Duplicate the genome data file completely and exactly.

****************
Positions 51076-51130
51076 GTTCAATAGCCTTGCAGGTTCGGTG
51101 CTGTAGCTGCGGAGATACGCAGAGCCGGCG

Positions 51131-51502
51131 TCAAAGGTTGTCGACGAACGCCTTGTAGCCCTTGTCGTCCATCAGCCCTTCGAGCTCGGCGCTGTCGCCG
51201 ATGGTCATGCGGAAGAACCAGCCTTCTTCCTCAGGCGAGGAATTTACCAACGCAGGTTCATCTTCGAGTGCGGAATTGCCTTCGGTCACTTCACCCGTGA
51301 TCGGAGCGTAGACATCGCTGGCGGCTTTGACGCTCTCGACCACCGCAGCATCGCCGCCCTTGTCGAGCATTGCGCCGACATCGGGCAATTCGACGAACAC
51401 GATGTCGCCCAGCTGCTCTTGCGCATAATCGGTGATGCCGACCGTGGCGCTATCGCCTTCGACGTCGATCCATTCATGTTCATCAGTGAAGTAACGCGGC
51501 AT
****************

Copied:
Positions 51076-51130
51076 GTTCAATAGCCTTGCAGGTTCGGTG
51101 CTGTAGCTGCGGAGATACGCAGAGCCGGCG

Positions 51131-51502
51131 TCAAAGGTTGTCGACGAACGCCTTGTAGCCCTTGTCGTCCATCAGCCCTTCGAGCTCGGCGCTGTCGCCG
51201 ATGGTCATGCGGAAGAACCAGCCTTCTTCCTCAGGCGAGGAATTTACCAACGCAGGTTCATCTTCGAGTGCGGAATTGCCTTCGGTCACTTCACCCGTGA
51301 TCGGAGCGTAGACATCGCTGGCGGCTTTGACGCTCTCGACCACCGCAGCATCGCCGCCCTTGTCGAGCATTGCGCCGACATCGGGCAATTCGACGAACAC
51401 GATGTCGCCCAGCTGCTCTTGCGCATAATCGGTGATGCCGACCGTGGCGCTATCGCCTTCGACGTCGATCCATTCATGTTCATCAGTGAAGTAACGCGGC
51501 AT